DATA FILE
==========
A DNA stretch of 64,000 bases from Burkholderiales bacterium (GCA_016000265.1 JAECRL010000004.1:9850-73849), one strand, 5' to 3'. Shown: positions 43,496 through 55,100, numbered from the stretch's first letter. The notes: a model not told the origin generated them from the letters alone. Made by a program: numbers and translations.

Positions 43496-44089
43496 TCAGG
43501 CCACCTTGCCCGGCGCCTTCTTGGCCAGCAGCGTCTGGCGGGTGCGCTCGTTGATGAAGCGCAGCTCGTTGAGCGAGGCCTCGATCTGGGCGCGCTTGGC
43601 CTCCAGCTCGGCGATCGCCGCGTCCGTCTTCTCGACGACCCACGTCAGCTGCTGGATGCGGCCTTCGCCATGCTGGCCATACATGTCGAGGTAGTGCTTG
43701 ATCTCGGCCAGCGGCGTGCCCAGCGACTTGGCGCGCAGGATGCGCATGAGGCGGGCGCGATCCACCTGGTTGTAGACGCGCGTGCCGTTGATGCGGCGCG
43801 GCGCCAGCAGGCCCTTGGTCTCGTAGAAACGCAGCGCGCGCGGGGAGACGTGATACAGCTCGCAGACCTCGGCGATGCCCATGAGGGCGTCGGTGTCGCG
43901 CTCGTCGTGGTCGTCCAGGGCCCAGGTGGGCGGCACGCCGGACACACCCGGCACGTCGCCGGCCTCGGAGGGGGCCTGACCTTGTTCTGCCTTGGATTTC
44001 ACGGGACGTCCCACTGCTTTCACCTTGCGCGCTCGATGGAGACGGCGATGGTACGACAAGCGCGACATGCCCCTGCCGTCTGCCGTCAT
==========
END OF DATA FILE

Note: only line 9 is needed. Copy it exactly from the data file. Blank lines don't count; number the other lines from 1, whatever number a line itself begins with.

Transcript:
44001 ACGGGACGTCCCACTGCTTTCACCTTGCGCGCTCGATGGAGACGGCGATGGTACGACAAGCGCGACATGCCCCTGCCGTCTGCCGTCAT